16 MRI Results Relative Reduction of actively inflamed lesions: 91%
Placebo (35 patients) Rituximab (69 patients) Inflamed Lesions (mean) 5.5 0.5 ***Of note: the rituxan group had greater disease activity than the placebo group prior to treatment: inflamed lesion count: 2.1 lesions vs. 0.3 lesions

17 Relapse Data Relapse Rate: reduced by 58% Relapse-free patients:
Increased by 58% Rituximab = 86% Placebo = 66%

18 Phase II Side Effects Infusion reaction: Rituximab = 10% Placebo = 14%
None were serious 97% of all adverse reaction Infections: Rituximab = 65% Placebo = 63% No significant difference *As this shows, the infusion reactions and incidence of infections were no greater with rituxan than with placebo.

19 Phase II Trial Conclusion
Fewer actively inflamed brain lesions on monthly MRI’s Reduced relapses 2 treatments had effects for at least 6 months 30% of patients developed antibodies to rituxan, but they did not appear to diminish the clinical effect and the B-cells were still depleted. No known increase in infusion reactions with antibodies to rituxan in MS patients.

20 Administration 2 dosages of 1 gram IV given 2 weeks apart
Current MS trials: 2 dosages of 1 gram IV given 2 weeks apart Slow infusion: around 4 to 6 hours *Blood test are monitored for total B-cell count and white blood cell count *B-cells remain suppressed for at least 6 months, and sometimes up to 9 months or more *Blood tests to determine B-cell counts have not been correlated to clinical effects on MS *Duration of clinical benefit has not been accurately determined *Ideal time to repeat treatment has not been accurately established *Rituximab has rarely been associated with fatal infusion reactions (tumor lysis syndrome), PML, renal toxicity, + other adverse effects (in the treatment of other diseases than MS). *Another protocol gives rituxan based on body surface area and divides it over 4 weekly infusions – 375 mg/m2 each infusion. -This is the same dosing as rheumatoid arthritis dosing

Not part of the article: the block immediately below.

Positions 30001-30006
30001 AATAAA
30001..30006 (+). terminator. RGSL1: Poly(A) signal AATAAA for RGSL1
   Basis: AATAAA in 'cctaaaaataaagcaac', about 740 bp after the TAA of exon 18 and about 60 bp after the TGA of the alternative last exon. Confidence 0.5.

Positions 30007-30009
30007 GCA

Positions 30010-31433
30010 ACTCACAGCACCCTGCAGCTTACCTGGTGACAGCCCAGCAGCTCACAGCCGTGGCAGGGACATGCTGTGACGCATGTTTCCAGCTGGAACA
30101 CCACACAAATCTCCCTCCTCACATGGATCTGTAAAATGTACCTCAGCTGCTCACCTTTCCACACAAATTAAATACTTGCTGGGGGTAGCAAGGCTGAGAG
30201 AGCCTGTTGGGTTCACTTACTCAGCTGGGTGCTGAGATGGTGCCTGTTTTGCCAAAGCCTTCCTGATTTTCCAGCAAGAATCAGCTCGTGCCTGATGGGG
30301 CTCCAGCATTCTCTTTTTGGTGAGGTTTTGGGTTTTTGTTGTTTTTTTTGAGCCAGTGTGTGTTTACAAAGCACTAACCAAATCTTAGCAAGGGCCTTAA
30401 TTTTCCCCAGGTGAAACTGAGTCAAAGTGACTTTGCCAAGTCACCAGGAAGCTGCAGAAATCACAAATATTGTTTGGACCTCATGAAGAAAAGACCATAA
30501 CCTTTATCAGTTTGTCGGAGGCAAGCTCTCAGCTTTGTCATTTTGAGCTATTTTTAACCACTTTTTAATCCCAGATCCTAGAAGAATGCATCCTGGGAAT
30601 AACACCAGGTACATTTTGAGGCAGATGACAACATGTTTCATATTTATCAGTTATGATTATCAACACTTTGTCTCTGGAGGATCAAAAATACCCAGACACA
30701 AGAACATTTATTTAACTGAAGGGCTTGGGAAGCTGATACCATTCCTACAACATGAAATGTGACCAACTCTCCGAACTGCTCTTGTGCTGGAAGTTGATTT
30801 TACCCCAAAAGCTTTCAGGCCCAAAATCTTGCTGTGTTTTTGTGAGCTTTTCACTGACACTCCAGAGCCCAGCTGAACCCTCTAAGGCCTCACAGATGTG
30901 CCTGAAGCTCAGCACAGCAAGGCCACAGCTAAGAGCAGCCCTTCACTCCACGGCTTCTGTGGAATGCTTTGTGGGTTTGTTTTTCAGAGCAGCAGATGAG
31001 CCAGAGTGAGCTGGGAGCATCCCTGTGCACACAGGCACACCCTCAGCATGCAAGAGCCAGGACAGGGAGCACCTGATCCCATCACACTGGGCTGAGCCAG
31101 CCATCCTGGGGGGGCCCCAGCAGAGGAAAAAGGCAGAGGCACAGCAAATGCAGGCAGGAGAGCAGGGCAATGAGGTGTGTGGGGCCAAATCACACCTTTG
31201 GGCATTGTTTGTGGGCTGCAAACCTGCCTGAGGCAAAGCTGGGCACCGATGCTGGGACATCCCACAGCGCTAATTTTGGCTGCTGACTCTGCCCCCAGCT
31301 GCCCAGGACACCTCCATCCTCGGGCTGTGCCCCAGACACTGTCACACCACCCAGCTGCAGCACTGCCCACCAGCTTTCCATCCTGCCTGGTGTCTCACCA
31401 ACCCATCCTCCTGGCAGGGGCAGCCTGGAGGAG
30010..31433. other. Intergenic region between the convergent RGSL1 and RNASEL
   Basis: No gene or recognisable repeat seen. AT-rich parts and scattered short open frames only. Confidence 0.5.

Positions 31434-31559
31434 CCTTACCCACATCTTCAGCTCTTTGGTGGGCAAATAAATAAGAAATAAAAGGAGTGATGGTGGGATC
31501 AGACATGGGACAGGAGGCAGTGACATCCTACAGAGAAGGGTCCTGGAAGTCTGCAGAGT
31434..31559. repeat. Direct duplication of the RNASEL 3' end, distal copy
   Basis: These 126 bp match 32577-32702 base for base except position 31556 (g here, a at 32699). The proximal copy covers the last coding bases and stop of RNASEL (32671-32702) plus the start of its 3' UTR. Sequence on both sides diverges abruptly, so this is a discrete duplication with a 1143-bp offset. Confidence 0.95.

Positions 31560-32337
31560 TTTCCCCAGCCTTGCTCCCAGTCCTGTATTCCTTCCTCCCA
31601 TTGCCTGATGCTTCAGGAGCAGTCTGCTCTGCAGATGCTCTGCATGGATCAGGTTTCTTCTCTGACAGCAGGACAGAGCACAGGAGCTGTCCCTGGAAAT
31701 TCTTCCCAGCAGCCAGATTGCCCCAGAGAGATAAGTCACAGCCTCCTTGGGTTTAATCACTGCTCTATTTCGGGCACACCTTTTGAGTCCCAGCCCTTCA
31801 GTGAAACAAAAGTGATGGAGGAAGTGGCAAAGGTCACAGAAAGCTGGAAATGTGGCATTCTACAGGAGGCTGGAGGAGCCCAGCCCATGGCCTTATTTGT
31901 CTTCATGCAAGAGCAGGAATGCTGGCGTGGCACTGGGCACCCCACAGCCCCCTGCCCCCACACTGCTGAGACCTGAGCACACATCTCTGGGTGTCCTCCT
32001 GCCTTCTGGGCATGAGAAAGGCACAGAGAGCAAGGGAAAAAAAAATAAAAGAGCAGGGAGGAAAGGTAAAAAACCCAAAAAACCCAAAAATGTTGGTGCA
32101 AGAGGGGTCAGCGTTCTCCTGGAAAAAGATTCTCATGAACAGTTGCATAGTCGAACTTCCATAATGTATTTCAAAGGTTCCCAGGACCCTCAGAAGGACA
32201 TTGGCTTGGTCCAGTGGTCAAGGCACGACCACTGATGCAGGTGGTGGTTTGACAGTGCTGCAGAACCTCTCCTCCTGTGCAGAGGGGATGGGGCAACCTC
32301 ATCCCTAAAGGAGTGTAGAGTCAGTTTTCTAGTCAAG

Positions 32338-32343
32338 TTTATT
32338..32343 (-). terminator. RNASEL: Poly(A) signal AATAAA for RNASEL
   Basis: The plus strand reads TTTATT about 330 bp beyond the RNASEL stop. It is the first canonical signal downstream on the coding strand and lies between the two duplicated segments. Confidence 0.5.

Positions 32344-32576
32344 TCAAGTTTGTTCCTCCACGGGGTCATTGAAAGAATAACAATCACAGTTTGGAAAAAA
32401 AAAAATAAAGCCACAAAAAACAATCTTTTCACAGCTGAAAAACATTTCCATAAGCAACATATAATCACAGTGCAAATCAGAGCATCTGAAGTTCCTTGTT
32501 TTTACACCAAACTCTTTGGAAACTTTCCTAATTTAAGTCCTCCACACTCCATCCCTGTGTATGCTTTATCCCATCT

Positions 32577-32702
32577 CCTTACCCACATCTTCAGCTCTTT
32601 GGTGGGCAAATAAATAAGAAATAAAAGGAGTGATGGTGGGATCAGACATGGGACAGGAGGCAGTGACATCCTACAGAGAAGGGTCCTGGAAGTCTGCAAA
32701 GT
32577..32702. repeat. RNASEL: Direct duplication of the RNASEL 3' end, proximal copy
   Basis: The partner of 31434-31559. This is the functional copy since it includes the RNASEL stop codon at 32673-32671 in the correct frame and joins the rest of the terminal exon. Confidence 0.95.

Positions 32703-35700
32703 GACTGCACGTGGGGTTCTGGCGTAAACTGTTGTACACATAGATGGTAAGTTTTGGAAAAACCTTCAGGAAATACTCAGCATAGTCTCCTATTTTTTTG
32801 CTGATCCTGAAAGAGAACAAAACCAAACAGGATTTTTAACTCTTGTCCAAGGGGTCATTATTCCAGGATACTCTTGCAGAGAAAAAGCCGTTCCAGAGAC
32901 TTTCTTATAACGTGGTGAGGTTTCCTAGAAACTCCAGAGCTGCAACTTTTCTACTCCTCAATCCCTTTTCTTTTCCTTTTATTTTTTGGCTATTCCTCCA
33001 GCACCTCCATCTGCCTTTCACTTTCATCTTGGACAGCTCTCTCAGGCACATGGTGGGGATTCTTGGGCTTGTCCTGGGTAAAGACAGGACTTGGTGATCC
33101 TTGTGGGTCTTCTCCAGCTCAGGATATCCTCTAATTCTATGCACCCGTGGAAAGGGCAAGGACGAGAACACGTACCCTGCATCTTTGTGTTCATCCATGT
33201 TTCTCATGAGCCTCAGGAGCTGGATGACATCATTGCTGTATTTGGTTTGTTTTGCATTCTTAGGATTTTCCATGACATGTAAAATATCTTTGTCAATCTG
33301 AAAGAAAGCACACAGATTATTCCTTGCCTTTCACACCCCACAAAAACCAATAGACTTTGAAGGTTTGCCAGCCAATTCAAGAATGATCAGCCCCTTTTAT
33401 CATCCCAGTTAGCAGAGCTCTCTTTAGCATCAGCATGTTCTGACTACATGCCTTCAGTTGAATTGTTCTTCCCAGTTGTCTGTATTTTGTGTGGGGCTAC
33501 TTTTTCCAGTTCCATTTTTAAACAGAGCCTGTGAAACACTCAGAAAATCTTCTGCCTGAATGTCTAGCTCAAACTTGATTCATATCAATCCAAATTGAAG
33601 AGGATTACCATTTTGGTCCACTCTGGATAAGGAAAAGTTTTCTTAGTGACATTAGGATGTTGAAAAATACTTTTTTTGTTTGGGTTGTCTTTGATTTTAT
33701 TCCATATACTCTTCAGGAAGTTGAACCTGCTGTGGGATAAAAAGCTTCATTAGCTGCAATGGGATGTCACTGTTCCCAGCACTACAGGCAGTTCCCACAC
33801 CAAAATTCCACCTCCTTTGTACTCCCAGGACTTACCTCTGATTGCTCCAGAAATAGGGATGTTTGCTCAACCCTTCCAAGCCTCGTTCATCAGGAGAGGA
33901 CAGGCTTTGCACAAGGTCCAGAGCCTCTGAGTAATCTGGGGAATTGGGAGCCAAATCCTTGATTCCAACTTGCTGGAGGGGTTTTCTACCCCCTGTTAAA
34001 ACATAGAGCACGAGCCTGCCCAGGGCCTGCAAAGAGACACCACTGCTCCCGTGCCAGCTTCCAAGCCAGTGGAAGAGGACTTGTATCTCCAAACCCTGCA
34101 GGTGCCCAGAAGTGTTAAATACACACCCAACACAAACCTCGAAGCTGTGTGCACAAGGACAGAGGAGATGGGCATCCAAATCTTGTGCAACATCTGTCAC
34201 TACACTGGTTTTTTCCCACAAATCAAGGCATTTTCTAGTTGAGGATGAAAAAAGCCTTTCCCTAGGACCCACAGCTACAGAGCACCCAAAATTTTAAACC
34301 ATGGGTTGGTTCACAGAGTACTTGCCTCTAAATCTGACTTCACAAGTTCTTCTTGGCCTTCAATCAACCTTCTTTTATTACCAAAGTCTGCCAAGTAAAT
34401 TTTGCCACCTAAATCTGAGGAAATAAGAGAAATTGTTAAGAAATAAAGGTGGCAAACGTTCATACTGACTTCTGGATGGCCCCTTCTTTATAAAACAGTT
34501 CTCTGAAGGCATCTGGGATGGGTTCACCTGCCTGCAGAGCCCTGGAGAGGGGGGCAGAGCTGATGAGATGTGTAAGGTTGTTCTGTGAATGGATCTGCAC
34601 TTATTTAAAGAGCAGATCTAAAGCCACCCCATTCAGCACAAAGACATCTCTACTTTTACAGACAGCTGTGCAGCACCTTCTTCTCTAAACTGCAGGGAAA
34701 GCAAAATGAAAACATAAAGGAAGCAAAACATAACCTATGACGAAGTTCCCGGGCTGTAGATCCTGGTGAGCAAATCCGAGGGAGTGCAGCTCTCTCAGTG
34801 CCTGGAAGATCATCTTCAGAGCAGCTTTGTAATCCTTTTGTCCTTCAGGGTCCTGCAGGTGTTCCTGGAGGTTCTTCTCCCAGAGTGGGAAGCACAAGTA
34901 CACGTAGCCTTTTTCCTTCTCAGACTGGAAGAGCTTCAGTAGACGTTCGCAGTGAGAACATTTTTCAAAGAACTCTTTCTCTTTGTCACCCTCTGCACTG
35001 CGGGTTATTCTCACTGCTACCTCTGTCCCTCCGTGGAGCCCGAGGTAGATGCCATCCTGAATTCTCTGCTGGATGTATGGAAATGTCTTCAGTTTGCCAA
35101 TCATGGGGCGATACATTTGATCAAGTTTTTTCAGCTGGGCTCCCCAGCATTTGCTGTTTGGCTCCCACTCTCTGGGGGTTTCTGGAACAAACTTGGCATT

21 Progressive Multifocal Leukoencephalopathy (PML) & Rituximab
About 23 cases of PML in > 500,000 patients All had either B-cell cancer or lupus Both diseases pose increased susceptibility for PML 3 cases in approximately 10,000 Lupus patients All were taking rituximab in combination with chemotherapy Risk in MS and other neurological diseases Has never happened **I am just bringing this up because of the interest in PML with tysabri, but lupus and cancer are very different diseases than MS, and both predisposes to PML. **There is no reason to expect PML to occur in patients with MS who have been treated with rituxan. *In December, 2006: FDA announced 2 cases of PML in systemic lupus. *SLE is a disease that is significantly different than MS. SLE patients can have diminished immune systems from the disease as well as the treatment, whereas MS patients sometimes have diminished immune systems from the treatment.

22 Concluding Remarks: A potentially promising new therapy for MS
marked beneficial effect on RRMS in 6 month data Unique mechanism of action Benefited the majority (not a subset) of patients Early data may put it on par with Tysabri Study underway for Primary Progressive MS Convenient dosing Well-tolerated 10-year history *Even if Rituxan works, it doesn’t mean it works purely by affecting B-cells or that the patients in whom it works possesses a type of MS caused by prominent B-cell pathology

23 Future Directions: Complete adequate studies to achieve FDA approval
Identify which patients will respond best Assess the long-term safety & efficacy Establish the ideal dose and frequency Assess the safety and efficacy of combination therapy Development of new B-cell therapies with fewer side effects and stronger effect *Rituxan may be a “First Generation” anti-CD20 antibody 60-65% human & 35-40% mouse protein Increased allergic reactions In development: Ocrelizumab % humanized anti-CD 20 Ofatumumab (or 2H7) - fully human anti-CD 20 “3rd Generation” anti-CD 20 antibody: bioengineered to enhance ability to destroy B-cells